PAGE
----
A tropical storm churning in the Caribbean could be the latest bad news for BP crews trying to contain and clean up the massive oil spill in the Gulf, an effort that has been plagued by setbacks for more than two months.
It is still too early to tell exactly where Tropical Storm Alex might go or how it might affect oil on and below the surface of the Gulf of Mexico, forecasters said.
If gale-force winds are predicted within five days, BP will begin moving the armada of ships working on the spill, including the rigs drilling two relief wells that are the best hope of stopping the oil.
The wells are projected to be done by mid-August if bad weather doesn't interrupt the drilling.
Coast Guard Adm. Thad Allen said Saturday that officials are watching Alex carefully even though the current forecast shows it churning toward Mexico and missing the northern Gulf Coast and the spill.
"We know that these tracks can change and we're paying very close attention to it," he said.
BP says its effort to drill through 2 1/2 miles of rock to relieve pressure on the blown-out well is on target. Once the new well intersects the ruptured one, BP plans to pump in heavy drilling mud to stop the oil flow and plug the well with cement.
The crew that has been drilling one of the relief wells since early May ran a test to confirm it is on the right path, using a tool that detects the magnetic field around the casing of the original, blown-out well.
"The layman's translation is, 'We are where we thought we were,'" said BP spokesman Bill Salvin.
The oil giant's stock tumbled to a 14-year low anyway Friday on news that BP has now spent around $2.35 billion dealing with the disaster. Somewhere between 69 million and 132 million gallons of crude have spewed into the water since the Deepwater Horizon drilling rig exploded April 20, killing 11 workers.
The company has lost more than $100 billion in market value since that day, and its stock is worth less than half the $60 or so it was selling for.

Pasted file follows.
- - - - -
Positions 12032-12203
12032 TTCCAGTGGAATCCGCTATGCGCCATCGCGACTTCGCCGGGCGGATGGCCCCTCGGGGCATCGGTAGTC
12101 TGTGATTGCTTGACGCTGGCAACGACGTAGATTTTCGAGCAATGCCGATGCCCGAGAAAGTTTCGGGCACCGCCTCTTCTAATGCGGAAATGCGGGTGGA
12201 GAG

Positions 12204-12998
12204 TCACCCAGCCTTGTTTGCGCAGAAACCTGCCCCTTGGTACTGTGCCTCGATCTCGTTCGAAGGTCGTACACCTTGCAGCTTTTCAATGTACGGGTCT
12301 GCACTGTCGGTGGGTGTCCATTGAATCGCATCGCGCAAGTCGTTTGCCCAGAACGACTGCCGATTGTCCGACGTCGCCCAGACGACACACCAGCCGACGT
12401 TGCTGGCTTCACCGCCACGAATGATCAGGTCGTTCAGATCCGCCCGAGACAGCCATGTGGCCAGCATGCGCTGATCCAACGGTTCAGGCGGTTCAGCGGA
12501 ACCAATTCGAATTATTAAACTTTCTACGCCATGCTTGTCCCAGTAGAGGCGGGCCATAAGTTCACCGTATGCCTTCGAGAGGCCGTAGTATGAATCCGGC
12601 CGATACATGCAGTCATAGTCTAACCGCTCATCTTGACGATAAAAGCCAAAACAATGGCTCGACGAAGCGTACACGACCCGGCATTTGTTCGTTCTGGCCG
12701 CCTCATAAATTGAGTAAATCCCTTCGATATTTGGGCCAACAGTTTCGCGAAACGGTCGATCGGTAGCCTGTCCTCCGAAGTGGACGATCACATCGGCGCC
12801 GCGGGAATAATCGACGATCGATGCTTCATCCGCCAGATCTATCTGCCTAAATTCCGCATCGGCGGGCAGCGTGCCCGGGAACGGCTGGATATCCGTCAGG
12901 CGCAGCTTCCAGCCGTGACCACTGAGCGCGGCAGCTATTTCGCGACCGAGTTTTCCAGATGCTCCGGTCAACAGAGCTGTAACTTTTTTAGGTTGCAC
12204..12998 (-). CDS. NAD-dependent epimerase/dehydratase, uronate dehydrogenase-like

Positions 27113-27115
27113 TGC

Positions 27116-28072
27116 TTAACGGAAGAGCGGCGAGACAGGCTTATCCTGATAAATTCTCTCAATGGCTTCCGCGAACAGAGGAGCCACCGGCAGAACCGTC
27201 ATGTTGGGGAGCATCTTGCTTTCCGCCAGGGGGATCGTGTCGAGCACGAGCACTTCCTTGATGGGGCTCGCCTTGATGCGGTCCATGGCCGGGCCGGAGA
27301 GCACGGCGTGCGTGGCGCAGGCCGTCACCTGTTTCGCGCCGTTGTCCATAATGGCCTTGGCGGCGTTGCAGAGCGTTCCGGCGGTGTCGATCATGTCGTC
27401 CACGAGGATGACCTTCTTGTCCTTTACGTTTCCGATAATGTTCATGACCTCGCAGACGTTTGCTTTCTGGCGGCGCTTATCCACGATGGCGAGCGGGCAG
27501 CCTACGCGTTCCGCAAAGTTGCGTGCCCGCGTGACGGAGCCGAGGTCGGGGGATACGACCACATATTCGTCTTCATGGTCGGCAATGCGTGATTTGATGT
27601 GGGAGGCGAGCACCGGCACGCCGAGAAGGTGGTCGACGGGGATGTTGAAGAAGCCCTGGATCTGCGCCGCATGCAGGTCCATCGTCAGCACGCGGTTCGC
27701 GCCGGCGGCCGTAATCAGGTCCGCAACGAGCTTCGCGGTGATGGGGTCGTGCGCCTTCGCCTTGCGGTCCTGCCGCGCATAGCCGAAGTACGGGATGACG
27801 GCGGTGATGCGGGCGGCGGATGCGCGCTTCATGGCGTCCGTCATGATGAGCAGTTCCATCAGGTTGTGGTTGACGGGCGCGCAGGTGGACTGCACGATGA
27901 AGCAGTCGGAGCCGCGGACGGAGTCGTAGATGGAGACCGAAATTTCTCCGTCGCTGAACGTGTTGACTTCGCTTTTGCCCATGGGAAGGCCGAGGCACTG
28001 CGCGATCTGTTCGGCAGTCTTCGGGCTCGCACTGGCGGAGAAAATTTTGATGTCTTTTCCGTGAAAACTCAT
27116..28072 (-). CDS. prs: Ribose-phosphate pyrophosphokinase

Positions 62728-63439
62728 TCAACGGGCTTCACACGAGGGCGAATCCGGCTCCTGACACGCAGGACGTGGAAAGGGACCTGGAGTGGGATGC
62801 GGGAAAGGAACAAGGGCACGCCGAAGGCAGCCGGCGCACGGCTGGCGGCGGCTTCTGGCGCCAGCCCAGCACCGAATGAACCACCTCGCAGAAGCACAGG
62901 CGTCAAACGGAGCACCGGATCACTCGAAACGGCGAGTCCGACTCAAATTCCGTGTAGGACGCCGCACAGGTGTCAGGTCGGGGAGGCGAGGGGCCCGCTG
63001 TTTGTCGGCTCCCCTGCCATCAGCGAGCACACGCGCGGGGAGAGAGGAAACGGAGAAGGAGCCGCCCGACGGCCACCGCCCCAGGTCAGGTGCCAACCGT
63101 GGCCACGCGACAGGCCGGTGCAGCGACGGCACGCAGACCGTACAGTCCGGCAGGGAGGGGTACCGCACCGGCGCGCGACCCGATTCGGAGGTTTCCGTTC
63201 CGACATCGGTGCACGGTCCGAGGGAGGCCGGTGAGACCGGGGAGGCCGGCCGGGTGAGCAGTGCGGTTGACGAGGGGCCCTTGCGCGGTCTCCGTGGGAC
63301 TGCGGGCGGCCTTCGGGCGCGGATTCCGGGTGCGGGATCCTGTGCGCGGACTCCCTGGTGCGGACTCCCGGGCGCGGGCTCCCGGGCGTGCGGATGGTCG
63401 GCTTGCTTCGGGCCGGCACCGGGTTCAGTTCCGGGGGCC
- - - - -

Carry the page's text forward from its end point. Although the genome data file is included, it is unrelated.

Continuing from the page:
Tropical Storm Alex could create even more problems. The effort to capture the oil gushing from the sea bottom could be interrupted for up to two weeks if a storm forces BP to move its equipment out of harm's way, Allen said.
Salvin said BP would need about five days to move or secure equipment including ships that are processing the oil sucked up by the containment cap on the well and the rigs drilling the relief wells.
The company is working on a different containment system that would be easier to disconnect and hook back up if a storm interrupted the work.
BP is capturing anywhere from 840,000 to 1.2 million gallons of oil a day. Worst-case government estimates say 2.5 million gallons a day are leaking from the well, though no one really knows for sure.
In other news:
— A financial disclosure report released Friday shows that the Louisiana judge who struck down the Obama administration's six-month ban on deep-water drilling in the Gulf has sold many of his energy investments. U.S. District Judge Martin Feldman still owns eight energy-related investments, including stock in Exxon Mobil Corp. Among the assets he sold was stock in Transocean, which owned the rig that exploded. The Justice Department asked a federal appeals court Friday to delay Feldman's ruling "to preserve the status quo" during the government's appeal.
— Labor Secretary Hilda Solis slammed BP — along with Massey Energy, owner of the West Virginia coal mine where 29 workers died in an explosion in April — saying they need better safety measures. "We are not saying go out of business," she said. "Do your job better. Make an investment in your employees. We want you to make a profit, but not at the expense of killing your employees."
— Vice President Joe Biden will head to the Gulf on Tuesday to visit a command center in New Orleans and the oil-fouled Florida Panhandle.
— The IRS said payments for lost wages from BP's $20 billion victims compensation fund are taxable just like regular income. Payments for physical injuries or property loss are generally tax-free.
Associated Press writers Lisa Leff and Cain Burdeau in New Orleans, David Fischer in Miami and Seth Borenstein in Washington contributed to this report.
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